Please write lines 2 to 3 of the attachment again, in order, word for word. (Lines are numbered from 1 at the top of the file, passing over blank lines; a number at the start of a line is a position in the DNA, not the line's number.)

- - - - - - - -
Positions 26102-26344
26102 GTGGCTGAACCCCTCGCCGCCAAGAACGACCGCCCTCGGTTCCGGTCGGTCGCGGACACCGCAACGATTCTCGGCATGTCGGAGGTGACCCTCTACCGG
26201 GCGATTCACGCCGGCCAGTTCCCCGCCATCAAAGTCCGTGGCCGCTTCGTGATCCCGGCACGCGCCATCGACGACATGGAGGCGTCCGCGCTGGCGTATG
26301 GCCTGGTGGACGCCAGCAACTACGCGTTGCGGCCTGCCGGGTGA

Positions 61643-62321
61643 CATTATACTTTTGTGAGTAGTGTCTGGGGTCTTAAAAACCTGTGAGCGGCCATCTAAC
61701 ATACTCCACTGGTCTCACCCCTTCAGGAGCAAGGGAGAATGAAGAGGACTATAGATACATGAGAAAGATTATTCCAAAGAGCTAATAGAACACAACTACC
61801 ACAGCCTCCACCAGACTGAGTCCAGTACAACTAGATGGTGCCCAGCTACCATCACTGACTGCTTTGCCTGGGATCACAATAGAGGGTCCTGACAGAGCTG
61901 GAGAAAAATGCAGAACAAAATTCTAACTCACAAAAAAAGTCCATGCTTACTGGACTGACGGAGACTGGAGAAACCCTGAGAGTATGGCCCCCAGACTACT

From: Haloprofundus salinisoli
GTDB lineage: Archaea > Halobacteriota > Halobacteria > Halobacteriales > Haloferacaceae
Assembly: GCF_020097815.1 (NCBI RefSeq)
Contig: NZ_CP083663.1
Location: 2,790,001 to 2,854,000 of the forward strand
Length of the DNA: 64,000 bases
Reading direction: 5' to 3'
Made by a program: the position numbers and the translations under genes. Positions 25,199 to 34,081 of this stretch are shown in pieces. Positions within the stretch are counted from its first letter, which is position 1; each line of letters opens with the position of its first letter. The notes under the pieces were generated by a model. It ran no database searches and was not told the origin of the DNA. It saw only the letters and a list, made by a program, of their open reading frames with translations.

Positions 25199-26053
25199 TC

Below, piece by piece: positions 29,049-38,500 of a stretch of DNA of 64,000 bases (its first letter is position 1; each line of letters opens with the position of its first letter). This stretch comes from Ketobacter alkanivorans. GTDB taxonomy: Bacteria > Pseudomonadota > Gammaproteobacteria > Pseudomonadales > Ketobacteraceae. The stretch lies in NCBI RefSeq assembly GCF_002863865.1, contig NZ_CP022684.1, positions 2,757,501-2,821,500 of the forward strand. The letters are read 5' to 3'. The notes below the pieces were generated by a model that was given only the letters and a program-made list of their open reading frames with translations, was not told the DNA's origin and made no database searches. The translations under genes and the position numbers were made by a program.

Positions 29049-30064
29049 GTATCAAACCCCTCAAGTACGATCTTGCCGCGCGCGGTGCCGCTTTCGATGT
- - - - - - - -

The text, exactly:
26102 GTGGCTGAACCCCTCGCCGCCAAGAACGACCGCCCTCGGTTCCGGTCGGTCGCGGACACCGCAACGATTCTCGGCATGTCGGAGGTGACCCTCTACCGG
26201 GCGATTCACGCCGGCCAGTTCCCCGCCATCAAAGTCCGTGGCCGCTTCGTGATCCCGGCACGCGCCATCGACGACATGGAGGCGTCCGCGCTGGCGTATG